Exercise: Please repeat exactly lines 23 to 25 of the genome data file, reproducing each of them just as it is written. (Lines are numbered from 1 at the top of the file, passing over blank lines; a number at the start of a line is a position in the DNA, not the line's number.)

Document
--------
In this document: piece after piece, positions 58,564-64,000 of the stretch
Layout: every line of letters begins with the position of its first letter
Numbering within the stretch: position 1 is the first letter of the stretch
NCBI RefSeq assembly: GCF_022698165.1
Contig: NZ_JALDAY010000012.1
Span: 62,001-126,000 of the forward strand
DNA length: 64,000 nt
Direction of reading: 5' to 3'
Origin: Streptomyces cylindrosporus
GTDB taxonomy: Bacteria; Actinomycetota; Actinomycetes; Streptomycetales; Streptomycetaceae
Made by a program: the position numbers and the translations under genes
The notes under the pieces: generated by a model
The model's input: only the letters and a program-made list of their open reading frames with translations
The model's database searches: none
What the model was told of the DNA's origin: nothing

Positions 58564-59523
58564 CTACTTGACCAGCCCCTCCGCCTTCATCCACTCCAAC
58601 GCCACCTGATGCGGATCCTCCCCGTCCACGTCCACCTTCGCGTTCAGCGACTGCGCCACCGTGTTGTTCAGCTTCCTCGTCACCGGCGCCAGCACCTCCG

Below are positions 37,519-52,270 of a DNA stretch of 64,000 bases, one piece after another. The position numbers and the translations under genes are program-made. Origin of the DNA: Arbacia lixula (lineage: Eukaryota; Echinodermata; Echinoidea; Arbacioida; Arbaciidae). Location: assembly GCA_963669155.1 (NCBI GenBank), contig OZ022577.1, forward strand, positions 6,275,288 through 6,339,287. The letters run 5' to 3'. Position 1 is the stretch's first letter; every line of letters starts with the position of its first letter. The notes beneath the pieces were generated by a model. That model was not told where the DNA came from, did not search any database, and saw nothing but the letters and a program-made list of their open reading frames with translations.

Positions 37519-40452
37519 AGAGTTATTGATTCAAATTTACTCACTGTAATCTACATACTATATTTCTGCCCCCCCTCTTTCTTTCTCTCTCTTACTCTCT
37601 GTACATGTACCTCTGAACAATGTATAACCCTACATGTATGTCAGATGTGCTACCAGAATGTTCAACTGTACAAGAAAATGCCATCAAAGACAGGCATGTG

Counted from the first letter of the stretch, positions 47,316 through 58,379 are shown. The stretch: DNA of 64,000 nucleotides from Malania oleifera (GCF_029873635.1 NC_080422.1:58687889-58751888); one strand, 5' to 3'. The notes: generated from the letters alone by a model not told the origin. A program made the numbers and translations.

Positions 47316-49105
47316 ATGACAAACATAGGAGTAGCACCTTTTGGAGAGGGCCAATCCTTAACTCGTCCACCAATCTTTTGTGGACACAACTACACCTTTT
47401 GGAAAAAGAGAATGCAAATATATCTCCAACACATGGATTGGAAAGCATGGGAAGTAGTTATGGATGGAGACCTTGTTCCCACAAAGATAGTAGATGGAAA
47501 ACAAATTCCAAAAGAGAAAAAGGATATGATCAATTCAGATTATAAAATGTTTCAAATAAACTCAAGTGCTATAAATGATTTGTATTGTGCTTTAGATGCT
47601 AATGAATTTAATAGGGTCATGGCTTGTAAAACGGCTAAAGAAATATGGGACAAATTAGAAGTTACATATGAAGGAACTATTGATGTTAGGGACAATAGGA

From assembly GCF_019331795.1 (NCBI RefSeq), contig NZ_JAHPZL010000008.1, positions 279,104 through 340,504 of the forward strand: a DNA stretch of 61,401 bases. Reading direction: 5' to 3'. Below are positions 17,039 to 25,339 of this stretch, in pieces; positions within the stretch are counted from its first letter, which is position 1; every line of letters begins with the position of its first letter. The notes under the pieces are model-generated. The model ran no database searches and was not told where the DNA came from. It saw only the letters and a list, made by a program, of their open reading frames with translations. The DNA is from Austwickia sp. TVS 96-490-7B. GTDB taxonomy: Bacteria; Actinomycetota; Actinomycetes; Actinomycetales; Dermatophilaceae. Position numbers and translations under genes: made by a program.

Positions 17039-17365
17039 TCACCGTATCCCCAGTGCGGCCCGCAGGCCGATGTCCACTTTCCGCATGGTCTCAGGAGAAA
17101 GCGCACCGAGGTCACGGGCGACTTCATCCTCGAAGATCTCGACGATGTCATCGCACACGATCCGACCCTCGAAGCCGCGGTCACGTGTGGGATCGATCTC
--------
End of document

Counted from the first letter of the stretch, positions 47,316 through 58,379 are shown. The stretch: DNA of 64,000 nucleotides from Malania oleifera (GCF_029873635.1 NC_080422.1:58687889-58751888); one strand, 5' to 3'. The notes: generated from the letters alone by a model not told the origin. A program made the numbers and translations.

Positions 47316-49105
47316 ATGACAAACATAGGAGTAGCACCTTTTGGAGAGGGCCAATCCTTAACTCGTCCACCAATCTTTTGTGGACACAACTACACCTTTT